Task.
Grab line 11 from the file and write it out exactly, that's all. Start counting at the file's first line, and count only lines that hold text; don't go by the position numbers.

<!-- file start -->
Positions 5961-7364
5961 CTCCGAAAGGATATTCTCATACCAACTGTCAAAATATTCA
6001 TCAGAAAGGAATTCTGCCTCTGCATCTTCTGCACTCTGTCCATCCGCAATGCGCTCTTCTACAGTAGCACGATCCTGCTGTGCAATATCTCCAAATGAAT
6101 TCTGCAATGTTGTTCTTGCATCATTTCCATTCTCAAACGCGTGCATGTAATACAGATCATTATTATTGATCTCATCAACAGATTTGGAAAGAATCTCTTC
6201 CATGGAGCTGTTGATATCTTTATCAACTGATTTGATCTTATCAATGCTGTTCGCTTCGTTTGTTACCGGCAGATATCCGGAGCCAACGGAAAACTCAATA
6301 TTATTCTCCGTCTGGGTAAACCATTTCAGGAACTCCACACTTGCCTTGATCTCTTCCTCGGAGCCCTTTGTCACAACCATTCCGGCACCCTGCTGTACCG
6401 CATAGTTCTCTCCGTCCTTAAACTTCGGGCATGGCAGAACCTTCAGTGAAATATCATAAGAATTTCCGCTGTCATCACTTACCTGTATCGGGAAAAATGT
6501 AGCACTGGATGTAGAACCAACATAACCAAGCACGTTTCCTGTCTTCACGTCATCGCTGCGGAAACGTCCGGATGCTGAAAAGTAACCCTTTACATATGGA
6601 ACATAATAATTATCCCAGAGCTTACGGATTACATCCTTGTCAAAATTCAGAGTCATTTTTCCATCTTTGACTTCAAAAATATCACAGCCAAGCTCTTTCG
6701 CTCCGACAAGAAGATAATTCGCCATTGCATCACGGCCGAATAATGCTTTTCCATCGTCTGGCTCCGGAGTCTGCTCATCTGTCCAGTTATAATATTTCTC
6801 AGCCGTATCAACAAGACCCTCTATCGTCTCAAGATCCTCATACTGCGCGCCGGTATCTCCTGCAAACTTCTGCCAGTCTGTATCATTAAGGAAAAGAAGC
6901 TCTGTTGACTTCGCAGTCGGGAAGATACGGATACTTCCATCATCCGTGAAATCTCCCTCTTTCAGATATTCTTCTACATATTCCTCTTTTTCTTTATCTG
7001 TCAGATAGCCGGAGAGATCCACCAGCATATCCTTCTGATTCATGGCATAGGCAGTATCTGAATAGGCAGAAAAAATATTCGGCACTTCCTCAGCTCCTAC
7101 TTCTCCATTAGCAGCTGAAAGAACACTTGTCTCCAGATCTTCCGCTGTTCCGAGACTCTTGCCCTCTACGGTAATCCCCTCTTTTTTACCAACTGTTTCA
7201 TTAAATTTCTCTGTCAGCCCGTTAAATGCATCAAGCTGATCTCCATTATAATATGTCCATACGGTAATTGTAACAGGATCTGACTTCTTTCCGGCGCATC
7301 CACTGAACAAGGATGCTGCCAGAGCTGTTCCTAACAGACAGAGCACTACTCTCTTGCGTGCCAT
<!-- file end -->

6801 AGCCGTATCAACAAGACCCTCTATCGTCTCAAGATCCTCATACTGCGCGCCGGTATCTCCTGCAAACTTCTGCCAGTCTGTATCATTAAGGAAAAGAAGC